But I think I'll admit that that's kind of a stretch and give you the point about mathematics, because no one is arguing about the law of identity. And I'm not going to convince people that the law of identity is absurd. But I still think it's absurd, and I would go so far as to say that God exists outside the bounds of formal human logic just like he exists outside spacetime.

I think your point holds best in the hypothetical world of tautological mathematical abstractions.

What we have is a universe that depends on more than mathematical truths; it also depends on (arbitrary) mathematical relationships within itself. And right now, I can't think of how tweaking the weak nuclear force, for example, would violate the laws of logic.

What you are basically saying (I think) is that the Theory of Everything would be such that it could not be any other way, logically speaking. "The universe is what it is because it could not be any other way." Which would really kind of shaft my argument, but I think that would have to be a wicked awesome TOE. On top of everything else, it would also have to explain (in my mind) arbitrary truths like the amount of matter in the universe, etc.

I'm not sure such a TOE is possible. And any atheist whose argument depends on something like that might as well believe in God; it'll take less faith...

I agree that God is rational, but in a different way. What I am saying is that the universe, from a human rational perspective, is fundamentally absurd. And since I also believe God is the foundation of our universe, he is also absurd - from our human perspective. When I was a kid, I would think about how God could have created Himself. (I still do.) Now we would say that He didn't create himself; He is the uncaused cause. But that is, from our human perspective, absurd. Richard Dawkins called it the greatest cop-out of all time. (Which it's not.) My point is that Richard Dawkins' viewpoint is just as fundamentally absurd and thus, by his standards, no less of a cop-out.

Spaceman Spiff said...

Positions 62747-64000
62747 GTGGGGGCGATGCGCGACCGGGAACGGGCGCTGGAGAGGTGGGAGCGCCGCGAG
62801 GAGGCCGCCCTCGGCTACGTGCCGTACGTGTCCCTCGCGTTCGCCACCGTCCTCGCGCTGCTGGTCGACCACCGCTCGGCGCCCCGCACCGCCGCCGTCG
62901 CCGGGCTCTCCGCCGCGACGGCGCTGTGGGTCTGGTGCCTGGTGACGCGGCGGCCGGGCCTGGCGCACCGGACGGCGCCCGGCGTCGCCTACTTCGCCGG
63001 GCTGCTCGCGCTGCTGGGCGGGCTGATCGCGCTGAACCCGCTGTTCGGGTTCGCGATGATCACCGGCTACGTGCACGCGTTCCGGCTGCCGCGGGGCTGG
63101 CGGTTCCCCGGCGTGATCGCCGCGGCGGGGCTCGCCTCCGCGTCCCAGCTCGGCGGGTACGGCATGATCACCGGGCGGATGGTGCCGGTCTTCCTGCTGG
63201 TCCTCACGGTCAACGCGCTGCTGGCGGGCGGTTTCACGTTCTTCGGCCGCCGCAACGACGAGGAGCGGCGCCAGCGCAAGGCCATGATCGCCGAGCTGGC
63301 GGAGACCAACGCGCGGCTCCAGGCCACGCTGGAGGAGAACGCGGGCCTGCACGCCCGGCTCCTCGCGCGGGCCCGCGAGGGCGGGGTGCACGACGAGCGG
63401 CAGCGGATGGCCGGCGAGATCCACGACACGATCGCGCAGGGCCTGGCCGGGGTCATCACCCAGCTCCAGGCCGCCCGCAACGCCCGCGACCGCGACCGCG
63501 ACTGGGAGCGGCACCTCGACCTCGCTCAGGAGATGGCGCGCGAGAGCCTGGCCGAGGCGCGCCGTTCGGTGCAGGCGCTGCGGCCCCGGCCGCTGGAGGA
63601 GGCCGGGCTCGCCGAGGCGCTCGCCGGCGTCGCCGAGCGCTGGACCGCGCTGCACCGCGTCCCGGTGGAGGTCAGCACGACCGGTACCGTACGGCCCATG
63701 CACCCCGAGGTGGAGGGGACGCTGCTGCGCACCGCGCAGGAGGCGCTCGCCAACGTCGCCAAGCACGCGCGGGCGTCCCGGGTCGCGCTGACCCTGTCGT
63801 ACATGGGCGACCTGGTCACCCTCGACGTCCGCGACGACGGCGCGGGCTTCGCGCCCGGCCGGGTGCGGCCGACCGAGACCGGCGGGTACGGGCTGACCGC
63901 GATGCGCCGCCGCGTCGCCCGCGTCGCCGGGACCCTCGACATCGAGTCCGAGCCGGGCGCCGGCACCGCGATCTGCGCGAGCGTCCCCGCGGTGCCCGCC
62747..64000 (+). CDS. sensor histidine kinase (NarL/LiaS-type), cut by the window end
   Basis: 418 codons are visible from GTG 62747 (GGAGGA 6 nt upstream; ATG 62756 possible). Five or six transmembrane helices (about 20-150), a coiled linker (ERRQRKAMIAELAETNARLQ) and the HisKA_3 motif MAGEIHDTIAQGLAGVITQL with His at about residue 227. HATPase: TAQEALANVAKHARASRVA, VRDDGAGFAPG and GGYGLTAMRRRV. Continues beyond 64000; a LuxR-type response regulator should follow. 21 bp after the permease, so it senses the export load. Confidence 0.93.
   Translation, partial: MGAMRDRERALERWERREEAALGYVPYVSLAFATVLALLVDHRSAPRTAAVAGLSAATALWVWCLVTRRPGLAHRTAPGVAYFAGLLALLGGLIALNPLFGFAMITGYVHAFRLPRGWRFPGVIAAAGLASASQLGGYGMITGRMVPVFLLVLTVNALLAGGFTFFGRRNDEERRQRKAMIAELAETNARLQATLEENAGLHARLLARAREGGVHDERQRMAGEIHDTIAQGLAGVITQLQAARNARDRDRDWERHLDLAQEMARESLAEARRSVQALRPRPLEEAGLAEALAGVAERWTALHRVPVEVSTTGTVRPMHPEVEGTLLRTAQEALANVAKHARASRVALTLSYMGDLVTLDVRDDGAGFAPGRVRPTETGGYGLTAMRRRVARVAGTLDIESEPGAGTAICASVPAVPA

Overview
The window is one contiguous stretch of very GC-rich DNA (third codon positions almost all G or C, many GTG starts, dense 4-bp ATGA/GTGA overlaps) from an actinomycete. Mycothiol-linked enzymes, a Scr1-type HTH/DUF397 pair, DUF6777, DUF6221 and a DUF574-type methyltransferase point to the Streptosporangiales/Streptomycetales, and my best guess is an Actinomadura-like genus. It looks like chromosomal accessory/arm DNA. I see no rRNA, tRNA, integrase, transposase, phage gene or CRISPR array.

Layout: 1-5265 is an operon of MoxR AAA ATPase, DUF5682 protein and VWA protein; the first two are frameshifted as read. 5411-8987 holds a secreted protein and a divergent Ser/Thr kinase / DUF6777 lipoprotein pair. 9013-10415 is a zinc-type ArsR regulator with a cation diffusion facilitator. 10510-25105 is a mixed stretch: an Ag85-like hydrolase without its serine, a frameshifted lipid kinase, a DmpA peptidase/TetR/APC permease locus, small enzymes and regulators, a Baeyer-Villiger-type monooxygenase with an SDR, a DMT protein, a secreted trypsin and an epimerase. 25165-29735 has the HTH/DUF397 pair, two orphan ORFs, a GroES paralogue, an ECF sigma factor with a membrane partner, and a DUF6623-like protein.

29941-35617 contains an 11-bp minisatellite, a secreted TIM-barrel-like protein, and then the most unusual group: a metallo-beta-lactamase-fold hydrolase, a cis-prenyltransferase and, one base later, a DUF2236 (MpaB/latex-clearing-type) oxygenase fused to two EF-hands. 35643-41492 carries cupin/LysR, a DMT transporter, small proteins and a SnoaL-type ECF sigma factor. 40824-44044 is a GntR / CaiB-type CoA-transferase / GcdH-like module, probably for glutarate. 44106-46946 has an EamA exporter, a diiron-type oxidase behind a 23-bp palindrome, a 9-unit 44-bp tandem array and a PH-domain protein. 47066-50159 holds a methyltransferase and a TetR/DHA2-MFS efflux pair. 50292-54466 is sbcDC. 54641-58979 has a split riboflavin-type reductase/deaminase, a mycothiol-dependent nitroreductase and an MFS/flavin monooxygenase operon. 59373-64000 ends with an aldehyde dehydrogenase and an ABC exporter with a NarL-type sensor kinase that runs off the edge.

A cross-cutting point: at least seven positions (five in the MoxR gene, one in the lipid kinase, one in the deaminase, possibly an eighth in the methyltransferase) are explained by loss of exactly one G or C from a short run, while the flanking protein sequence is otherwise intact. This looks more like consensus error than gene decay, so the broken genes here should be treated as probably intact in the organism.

I agree that physics as it stands now has to admit some arbitrary absurdities, but do you think that would necessarily be the case if we knew physics perfectly? I'm not so sure. And if a perfect knowledge of the universe required absurdities, could we still say the universe was rational? I'm not so sure.

Next, I'll say I don't even know if it's possible for humans to have a perfect knowledge of physics. So it is ok with me if we still say that from a human perspective there will always be *apparent* absurdities.

So we agree that from a perspective of perfect (divine) reason, there are no absurdities. I just want to say that this means there are *actually* no absurdities.

But I'm hesitant to say that God is outside of human reason, I'd rather choose the word beyond, because to suggest a qualitative difference bothers me.

Speaker for the Dead said...

In my opinion, the only way for physics not to be absurd would be for all of physics to be completely based on mathematics and logic.

This means that you would have to be able to use the laws of logic, arithmetic, etc. to derive all the laws of physics. But this doesn't make sense, because mathematics itself is flexible, which is why we have both Euclidean and non-Euclidean geometries. So how would mathematics alone prove that time has an arrow, or that energy and mass are related, etc.?

Basically, the point is this:

Unless it is logically necessary for physics to be exactly the way it is, some aspect of it is absurd.

I would say that God is absurd, which is fine, because he is somewhat beyond our understanding. But we can't understand everything. Atheism and rationalism overstep their bounds.

And I don't have a problem with "beyond" instead of "outside." Both use a spatial relationship to explain what is definitely not a spatial relationship.